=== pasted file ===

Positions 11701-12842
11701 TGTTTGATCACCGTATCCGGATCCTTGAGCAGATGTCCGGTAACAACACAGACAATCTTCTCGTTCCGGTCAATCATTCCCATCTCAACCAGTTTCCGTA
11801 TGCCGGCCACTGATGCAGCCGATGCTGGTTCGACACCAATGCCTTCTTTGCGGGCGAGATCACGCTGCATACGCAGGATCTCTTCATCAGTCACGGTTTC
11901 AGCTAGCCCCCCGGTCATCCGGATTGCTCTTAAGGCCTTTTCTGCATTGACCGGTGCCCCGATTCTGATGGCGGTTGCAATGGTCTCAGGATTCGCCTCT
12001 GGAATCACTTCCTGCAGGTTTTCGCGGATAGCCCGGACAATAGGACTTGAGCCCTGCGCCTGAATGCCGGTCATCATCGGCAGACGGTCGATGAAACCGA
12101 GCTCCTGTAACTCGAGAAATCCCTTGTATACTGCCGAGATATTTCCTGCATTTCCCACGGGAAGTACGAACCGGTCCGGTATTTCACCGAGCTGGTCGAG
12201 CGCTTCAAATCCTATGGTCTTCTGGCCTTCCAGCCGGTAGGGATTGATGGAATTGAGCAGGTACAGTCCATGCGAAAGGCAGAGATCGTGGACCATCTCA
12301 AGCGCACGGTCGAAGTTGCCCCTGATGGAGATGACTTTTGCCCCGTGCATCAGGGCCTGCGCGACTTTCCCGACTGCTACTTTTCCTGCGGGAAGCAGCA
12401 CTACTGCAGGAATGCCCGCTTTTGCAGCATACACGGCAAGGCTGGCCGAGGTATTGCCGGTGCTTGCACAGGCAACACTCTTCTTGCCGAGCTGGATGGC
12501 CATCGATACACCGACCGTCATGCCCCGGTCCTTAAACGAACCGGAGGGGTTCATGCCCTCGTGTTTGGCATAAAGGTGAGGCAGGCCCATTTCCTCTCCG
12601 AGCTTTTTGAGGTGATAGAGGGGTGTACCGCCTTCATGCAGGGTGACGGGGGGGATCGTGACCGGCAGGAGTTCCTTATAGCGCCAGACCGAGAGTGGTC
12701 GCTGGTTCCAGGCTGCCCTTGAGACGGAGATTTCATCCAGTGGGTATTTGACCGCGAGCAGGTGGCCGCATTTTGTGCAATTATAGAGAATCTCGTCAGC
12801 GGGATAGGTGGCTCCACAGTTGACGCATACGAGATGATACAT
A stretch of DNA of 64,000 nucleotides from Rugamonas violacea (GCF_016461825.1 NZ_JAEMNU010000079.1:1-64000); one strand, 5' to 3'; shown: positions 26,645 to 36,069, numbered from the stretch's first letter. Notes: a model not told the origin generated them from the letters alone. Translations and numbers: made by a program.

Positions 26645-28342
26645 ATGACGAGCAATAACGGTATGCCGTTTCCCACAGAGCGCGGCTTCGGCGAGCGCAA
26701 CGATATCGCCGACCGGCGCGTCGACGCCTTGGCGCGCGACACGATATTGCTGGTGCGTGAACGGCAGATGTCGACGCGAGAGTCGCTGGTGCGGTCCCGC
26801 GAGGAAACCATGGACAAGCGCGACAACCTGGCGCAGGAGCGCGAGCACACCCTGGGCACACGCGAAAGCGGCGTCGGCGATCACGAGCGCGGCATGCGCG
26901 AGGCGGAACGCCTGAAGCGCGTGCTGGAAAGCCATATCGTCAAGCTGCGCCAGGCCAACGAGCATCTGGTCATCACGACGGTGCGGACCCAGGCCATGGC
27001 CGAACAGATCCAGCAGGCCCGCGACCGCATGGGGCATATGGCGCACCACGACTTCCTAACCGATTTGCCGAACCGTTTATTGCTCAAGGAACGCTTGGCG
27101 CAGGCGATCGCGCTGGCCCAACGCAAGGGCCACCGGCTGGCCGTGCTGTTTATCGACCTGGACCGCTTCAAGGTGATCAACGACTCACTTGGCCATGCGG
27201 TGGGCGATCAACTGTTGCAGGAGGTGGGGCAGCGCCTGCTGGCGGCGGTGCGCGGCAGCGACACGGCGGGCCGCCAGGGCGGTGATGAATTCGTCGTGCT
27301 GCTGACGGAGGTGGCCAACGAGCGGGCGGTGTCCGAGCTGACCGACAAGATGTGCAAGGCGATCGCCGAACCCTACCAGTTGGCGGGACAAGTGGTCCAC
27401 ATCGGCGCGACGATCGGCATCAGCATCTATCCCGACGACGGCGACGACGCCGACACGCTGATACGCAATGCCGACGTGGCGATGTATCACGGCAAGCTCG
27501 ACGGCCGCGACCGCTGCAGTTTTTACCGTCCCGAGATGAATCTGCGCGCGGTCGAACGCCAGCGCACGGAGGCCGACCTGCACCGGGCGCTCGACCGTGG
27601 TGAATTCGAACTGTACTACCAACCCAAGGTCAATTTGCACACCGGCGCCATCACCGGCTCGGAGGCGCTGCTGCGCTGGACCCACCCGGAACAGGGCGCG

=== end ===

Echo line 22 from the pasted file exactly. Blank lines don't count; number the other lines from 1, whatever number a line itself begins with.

27201 TGGGCGATCAACTGTTGCAGGAGGTGGGGCAGCGCCTGCTGGCGGCGGTGCGCGGCAGCGACACGGCGGGCCGCCAGGGCGGTGATGAATTCGTCGTGCT